Chemotherapy is a form of cancer treatment, in which powerful medicines are used to kill cancer cells, slow down their growth and prevent them from spreading to other parts of the body.
The first thing to understand is that chemotherapy may or may not be as it is generally shown in the media and other popular forms of information platforms. There is no one single body response that one can generalise for all patients. This is because there are about 50 different types of chemotherapy drugs, which work in different ways to fight various types of cancers. Besides, every person’s body is different and hence responds to the treatment differently.
The chemo drugs are either given alone or are combined with other forms of treatment like surgery and radiation therapy. Depending upon the type of cancer, the doctor will be able to best decide the type and timing of chemotherapy and if it needs to be clubbed with surgery/radiation therapy. Chemo drugs reach the rapidly-dividing cancer cells present in various parts of the body through the blood stream, where they then destroy them. Once destroyed, these cells will be unable to grow and spread further in the body. Chemo thus helps control and cure cancer. In case, the cancerous growth/tumour is causing pain or leading to increased pressure, chemo treatment helps shrink these tumours and relieve symptoms.
What about side effects?
Unfortunately, along with the cancer cells, the chemo drugs also kill the normal healthy cells, which are rapidly-dividing—like blood cells, skin cells, hair follicles and cells in the stomach. Due to this damage to the normal healthy cells, there are certain physical side-effects. This is why chemo is usually associated with hair fall, blotchy skin and loss of appetite. However, it is important to understand that these damaged normal cells have the ability to grow back and become normal, once the chemo treatment is stopped. The side-effects associated with these normal cells also fade away as the chemo treatment stops.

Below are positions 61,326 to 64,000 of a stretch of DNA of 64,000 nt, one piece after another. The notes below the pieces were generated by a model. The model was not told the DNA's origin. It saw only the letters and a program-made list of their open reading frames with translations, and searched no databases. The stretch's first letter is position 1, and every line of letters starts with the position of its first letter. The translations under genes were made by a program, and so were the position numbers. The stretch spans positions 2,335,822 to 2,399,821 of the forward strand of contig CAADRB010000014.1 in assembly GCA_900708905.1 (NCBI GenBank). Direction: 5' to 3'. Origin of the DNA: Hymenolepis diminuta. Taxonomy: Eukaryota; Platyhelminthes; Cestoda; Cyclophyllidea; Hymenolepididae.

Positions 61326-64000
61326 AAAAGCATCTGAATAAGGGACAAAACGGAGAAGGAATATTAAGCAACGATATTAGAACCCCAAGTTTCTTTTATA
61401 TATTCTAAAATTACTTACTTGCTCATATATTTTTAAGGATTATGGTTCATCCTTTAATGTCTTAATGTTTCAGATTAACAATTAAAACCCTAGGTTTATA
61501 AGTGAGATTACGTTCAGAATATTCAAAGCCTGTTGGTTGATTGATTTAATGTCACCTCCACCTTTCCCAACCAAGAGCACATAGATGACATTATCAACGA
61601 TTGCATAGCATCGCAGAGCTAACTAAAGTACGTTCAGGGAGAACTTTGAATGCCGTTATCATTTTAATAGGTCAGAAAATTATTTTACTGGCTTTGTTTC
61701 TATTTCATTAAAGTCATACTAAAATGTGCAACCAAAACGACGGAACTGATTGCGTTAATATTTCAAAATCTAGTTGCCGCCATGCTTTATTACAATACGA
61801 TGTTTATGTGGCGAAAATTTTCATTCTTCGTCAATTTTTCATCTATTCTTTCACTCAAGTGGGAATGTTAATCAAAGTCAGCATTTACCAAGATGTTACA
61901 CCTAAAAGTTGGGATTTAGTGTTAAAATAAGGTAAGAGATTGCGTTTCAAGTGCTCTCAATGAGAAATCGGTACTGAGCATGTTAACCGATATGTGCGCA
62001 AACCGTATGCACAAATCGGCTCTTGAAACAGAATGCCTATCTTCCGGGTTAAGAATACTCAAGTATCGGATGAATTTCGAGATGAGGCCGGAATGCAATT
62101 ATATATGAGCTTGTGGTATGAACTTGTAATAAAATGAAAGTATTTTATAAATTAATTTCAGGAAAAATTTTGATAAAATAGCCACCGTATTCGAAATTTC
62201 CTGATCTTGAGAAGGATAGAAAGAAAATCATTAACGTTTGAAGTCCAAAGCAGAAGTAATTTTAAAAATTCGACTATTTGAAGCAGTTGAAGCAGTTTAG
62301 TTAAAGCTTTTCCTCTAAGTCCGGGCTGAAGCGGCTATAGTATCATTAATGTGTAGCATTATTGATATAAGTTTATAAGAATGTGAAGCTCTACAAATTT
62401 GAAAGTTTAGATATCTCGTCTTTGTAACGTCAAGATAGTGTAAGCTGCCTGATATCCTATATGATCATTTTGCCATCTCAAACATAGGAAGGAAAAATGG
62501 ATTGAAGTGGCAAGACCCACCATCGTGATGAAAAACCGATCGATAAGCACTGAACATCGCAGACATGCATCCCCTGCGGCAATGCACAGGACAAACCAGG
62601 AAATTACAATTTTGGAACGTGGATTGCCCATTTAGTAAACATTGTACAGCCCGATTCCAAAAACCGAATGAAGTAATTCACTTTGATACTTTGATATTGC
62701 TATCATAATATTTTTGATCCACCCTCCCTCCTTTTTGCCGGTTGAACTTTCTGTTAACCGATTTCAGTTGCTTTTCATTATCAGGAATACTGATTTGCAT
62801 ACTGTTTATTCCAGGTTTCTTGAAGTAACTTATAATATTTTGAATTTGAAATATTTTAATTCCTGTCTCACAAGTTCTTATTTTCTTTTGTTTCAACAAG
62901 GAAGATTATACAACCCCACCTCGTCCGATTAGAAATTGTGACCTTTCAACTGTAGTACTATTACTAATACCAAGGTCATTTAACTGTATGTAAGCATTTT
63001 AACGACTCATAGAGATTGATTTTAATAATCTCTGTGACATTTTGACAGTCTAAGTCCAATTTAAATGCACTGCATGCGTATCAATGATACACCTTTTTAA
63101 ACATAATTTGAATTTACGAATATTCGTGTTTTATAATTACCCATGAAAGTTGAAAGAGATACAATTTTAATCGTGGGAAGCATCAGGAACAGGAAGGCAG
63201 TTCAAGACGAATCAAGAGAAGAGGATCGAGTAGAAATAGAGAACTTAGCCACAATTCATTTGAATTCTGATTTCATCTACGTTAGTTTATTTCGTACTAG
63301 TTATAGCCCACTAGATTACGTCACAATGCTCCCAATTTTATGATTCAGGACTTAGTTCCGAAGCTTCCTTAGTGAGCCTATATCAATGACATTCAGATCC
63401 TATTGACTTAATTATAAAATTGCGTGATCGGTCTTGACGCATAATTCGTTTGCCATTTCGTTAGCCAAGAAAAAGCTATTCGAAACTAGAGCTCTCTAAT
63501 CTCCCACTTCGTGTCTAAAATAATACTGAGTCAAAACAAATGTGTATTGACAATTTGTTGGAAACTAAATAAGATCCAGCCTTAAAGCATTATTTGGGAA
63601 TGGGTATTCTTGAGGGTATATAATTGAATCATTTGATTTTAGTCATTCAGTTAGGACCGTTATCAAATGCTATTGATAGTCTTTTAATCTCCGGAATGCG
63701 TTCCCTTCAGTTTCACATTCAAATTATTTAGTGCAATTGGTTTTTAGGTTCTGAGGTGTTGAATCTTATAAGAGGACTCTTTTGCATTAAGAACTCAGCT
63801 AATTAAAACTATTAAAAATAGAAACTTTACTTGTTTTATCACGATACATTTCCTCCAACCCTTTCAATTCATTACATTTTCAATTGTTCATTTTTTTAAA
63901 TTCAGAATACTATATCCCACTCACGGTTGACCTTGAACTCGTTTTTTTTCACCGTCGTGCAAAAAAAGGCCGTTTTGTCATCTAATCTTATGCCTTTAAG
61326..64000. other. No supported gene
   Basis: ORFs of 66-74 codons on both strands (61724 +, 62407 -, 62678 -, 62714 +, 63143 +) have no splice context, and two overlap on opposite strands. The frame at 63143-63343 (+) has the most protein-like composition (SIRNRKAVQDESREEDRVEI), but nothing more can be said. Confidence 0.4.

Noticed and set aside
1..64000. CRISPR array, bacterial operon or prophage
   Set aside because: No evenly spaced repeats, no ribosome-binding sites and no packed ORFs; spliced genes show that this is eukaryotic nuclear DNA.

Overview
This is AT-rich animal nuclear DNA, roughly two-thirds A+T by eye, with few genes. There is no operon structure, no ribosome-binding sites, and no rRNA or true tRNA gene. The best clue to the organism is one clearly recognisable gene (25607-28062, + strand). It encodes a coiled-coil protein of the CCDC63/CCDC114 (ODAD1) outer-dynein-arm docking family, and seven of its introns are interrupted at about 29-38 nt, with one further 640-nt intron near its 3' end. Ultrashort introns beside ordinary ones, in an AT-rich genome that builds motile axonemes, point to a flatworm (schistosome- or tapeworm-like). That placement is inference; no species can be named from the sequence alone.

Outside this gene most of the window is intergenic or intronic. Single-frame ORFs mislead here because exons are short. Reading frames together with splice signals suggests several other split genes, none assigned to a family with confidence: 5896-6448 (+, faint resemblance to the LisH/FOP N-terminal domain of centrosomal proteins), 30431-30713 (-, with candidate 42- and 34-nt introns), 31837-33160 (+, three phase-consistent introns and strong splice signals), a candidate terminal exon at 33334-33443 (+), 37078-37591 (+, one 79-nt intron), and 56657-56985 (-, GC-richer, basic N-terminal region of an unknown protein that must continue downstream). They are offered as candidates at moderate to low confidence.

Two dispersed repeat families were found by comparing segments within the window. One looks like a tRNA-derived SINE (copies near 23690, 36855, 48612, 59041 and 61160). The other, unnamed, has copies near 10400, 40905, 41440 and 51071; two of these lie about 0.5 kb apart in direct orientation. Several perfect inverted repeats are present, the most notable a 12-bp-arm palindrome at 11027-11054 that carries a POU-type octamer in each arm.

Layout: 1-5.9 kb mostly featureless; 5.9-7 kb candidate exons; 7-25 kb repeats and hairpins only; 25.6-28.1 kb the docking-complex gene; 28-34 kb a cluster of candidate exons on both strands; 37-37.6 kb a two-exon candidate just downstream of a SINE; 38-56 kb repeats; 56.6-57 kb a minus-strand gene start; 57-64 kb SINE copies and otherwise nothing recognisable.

Each cancer patient reacts differently to anti-cancer drugs and hence the resulting side-effects are also varied. These may occur with varying intensity in different patients and may either occur immediately after chemo treatment or even later, many months post chemotherapy. Some of the common side effects seen during and after chemotherapy are:
- Feeling weak (Fatigue)
- Hair loss
- Mouth sores
- Loss of appetite
- Skin & nail changes
- Sleep disturbances
- Depression/mood changes
How will I be given chemotherapy?
You will be given chemotherapy either as
- a medicine to swallow
- an injection into a muscle/tissue
- an injection into the blood stream (IV)
- a skin cream
Things I ought to be careful about
Prior to chemo, do let your doctor know if you :
- are on any other medications
- are pregnant (chemo treatment during the first 3 months may be harmful to the unborn baby)
- have had a recent surgery
- have had a severe kidney/liver disease
- have a low blood cell count
- have any ongoing infection
- Avoid becoming pregnant during chemo treatment as some chemo drugs can cause birth defects
Myths about chemotherapy
- Chemo kills only cancer cells
The truth is that chemotherapy not only kills the cancer cells, but affects the normal healthy cells as well, as chemo treatment cannot differentiate between normal and cancer cells. However the normal cells can grow back and become healthy.
- Chemo is painful
The truth is that some chemo drugs do not cause pain. Pain due to chemo treatment depends on the individual’s medical profile. Although pain cannot be completely eliminated, with advanced treatments it can now be well-managed and controlled.
- Chemo causes nausea and vomiting
Not all chemo drugs cause nausea and vomiting. In fact, it may be a self-fulfilling prophecy, where a few patients in anticipation of further treatment, begin feeling nauseous and start vomiting.
- Chemo always results in hair loss
Not all cancer patients experience this side-effect, and it can be seen in varying degrees in various patients. Some lose no hair at all, while some do.
- All chemo treatments are the same
Every cancer is different, every patient is different and so are their treatments. It is the doctor who will best decide and alter the form of the chemo treatment based on the location of the cancer, the extent to which it has spread and how the body functions are being affected.
To have complete clarity on chemo, how it works and what it does, it is best to consult your family doctor, who can help identify the exact responses of your body, and what to expect. Never go purely by other people’s experiences.
Remember, chemotherapy helps fight cancer and so is in most cases, worth the discomfort.